Yet another insurance obstacle on my journey with Evrysdi
The denial of an SMA treatment just weeks before I have to change policies
Note: This column describes the author’s own experiences with Evrysdi. Not everyone will have the same response to treatment. Consult your doctor before starting or stopping a therapy.
I was expecting my insurance to turn up their nose at renewing my Evrysdi (risdiplam) prescription to treat my SMA. I wasn’t expecting them to not inform me of the denial.
My mom retired on May 1. On one hand, this is the best thing that’s happened to the Albers family in a while — after 35 years, my mom can finally live the way she wants. But as happy as we are for her, we’re also in for some big changes, like a different insurance plan.
I’ve written about how my mom’s retirement will affect my healthcare. While my parents get to stay on their current plan, I have no choice but to switch to Medicaid as my primary insurance provider. Of course, a change of this magnitude always comes with anxieties. Will I be able to cover my medications? And what about my specialists? Can I afford to see them as much as I should?
But my biggest concern was Evrysdi. I had a hard enough time getting my private insurance to cover the medication. The chances of getting Medicaid to renew my prescription seemed slim to none. But getting my private insurance company to cooperate turned out to be the real challenge.
Initially, it denied me on the basis of “not showing enough improvement while on the medication.” Frustrated but ultimately unfazed, I worked with my neurologist’s team to put together an appeal. I even went so far as to get a pulmonary function test in the hopes of showing my improvement. I assumed insurance would deny me again, but it was worth a shot.
That was over a month ago.
Long wait times are to be expected, especially when it comes to healthcare. But my insurance company has been exceedingly prompt when it comes to denying me disease-modifying therapies (DMTs). I found it odd that I hadn’t heard anything, so I decided to check in with my neurologist’s team and make sure they’d submitted the appeal. It turns out they had.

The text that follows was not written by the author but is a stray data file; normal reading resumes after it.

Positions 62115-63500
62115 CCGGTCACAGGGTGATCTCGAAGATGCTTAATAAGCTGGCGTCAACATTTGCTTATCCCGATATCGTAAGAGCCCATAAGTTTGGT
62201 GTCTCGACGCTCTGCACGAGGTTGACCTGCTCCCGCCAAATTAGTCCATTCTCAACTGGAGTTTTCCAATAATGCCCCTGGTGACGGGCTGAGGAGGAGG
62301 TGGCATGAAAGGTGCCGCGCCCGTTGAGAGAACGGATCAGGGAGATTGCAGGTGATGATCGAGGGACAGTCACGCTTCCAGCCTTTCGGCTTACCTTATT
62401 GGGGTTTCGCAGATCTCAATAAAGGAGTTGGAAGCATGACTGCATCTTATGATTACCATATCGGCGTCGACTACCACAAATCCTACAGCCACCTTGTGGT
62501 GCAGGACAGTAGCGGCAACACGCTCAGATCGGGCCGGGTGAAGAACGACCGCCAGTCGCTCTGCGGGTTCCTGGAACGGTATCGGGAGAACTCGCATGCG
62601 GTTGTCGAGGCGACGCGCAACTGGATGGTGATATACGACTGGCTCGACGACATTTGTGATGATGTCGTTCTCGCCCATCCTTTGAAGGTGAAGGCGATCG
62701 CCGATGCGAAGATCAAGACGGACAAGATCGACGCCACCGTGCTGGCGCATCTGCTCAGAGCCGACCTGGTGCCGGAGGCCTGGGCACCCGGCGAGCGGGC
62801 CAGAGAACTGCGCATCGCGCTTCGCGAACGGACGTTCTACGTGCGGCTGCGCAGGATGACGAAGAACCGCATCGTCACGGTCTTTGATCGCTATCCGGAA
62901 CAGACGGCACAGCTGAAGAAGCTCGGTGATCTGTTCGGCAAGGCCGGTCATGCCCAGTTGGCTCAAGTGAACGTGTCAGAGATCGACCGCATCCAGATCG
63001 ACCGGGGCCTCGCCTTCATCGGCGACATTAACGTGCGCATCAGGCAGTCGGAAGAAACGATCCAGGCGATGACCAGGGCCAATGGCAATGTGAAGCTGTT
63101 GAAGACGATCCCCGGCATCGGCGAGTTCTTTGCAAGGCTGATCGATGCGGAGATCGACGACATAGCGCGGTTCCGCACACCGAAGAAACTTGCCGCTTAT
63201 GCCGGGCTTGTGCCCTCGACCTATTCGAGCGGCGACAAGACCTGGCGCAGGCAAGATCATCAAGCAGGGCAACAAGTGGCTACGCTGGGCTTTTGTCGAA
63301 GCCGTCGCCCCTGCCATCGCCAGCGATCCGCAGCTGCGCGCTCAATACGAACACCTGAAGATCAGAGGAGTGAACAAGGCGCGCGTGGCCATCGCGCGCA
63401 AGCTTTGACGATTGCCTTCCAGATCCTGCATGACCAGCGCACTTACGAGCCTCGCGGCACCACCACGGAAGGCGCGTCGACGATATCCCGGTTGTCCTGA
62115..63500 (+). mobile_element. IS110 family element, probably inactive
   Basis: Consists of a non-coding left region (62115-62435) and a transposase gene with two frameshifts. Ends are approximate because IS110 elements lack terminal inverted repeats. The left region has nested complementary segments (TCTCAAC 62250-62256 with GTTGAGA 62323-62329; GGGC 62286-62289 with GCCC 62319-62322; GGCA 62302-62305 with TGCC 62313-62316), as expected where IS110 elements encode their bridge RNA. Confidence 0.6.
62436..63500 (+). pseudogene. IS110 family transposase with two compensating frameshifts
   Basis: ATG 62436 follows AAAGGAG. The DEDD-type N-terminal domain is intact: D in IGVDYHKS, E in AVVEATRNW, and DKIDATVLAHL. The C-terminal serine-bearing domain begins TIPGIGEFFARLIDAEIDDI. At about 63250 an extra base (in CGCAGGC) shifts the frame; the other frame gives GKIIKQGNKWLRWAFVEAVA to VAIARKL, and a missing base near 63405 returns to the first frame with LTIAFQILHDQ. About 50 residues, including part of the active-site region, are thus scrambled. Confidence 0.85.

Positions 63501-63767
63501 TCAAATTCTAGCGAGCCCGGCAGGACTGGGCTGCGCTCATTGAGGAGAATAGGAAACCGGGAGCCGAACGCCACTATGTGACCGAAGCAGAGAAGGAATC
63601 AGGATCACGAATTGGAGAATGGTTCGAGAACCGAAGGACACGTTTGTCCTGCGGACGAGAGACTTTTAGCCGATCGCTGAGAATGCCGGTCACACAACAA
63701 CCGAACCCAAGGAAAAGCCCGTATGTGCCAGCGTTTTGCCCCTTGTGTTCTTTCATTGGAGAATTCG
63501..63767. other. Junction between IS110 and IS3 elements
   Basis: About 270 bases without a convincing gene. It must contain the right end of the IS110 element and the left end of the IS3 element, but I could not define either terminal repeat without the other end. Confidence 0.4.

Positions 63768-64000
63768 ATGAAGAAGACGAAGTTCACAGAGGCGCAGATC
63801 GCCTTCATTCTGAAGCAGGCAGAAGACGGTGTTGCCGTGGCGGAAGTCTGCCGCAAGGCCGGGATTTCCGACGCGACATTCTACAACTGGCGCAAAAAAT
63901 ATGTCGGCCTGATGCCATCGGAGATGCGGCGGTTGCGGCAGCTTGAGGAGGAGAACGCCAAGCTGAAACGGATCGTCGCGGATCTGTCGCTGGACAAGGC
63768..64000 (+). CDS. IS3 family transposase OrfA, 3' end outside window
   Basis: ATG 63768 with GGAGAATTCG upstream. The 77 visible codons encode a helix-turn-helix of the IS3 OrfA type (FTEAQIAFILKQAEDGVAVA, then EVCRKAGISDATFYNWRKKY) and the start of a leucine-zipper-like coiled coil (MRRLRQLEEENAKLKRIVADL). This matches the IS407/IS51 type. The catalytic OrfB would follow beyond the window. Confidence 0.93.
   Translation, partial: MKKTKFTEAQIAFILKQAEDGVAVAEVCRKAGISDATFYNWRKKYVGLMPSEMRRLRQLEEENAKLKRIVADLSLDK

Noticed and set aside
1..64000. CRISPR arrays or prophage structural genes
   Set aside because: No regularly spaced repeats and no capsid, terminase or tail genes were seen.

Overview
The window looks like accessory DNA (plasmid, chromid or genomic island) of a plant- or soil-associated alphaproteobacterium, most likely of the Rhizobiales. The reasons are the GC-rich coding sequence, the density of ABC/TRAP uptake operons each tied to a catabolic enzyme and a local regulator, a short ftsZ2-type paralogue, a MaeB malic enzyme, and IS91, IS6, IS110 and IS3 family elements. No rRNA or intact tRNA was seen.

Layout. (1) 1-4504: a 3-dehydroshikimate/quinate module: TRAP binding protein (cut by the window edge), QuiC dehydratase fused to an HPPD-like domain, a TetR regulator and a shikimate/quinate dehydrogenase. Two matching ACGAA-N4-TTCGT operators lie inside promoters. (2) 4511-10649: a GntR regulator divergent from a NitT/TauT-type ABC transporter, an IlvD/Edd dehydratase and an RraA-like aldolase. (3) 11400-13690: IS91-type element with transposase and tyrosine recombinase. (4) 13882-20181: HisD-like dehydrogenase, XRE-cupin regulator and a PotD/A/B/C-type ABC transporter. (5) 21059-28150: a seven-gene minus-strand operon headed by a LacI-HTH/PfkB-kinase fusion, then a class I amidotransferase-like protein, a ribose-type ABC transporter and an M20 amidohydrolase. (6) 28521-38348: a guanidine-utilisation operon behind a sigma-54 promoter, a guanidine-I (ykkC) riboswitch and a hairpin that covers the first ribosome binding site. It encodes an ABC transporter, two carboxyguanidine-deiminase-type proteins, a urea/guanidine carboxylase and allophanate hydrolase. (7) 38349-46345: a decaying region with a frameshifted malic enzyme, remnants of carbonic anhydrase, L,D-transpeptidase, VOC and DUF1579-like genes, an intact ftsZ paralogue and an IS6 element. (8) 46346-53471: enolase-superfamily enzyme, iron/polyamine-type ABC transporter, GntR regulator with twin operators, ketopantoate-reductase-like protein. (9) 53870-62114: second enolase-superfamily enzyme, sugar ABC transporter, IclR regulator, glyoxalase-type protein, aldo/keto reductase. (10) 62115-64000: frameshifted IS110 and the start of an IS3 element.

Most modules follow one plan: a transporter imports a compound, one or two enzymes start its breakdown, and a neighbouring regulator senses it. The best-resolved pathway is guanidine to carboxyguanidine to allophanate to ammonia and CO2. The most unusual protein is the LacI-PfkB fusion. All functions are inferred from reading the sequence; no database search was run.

My insurance company didn’t deign to inform me of yet another denial.
Luckily, my life doesn’t depend on Evrysdi. I haven’t experienced any side effects as a result of the admittedly frustrating and wholly unnecessary interruption in treatment. But many disabled folks rely on DMTs to survive. I can’t imagine what would happen to their physical and mental health if they were to experience something similar.
I’m grateful for medications like Evrysdi, just like I’m grateful for the privilege and, frankly, luck that has resulted in my treatment. But the further I get in my journey, the more frustrated I become.
I hate that it’s so difficult to obtain DMTs in the first place.
I hate that obstacles like these are commonplace when it comes to life with rare disease.
I hate that our lives have a price tag. That people in power sacrifice our continued survival on the altar of profit.
Medicaid will become my primary insurance on June 1. I’ll likely have to submit several appeals in an effort to renew my prescription. Even if I succeed, there’s no telling how long the process will take. Six months? A year? How much will my SMA progress between now and then?
How much do I have to lose before we decide that enough is enough?
Thanks for reading! You can follow me on Instagram and Twitter, subscribe to my newsletter, or support me on Substack.
Note: SMA News Today is strictly a news and information website about the disease. It does not provide medical advice, diagnosis, or treatment. This content is not intended to be a substitute for professional medical advice, diagnosis, or treatment. Always seek the advice of your physician or other qualified health provider with any questions you may have regarding a medical condition. Never disregard professional medical advice or delay in seeking it because of something you have read on this website. The opinions expressed in this column are not those of SMA News Today or its parent company, BioNews, and are intended to spark discussion about issues pertaining to spinal muscular atrophy.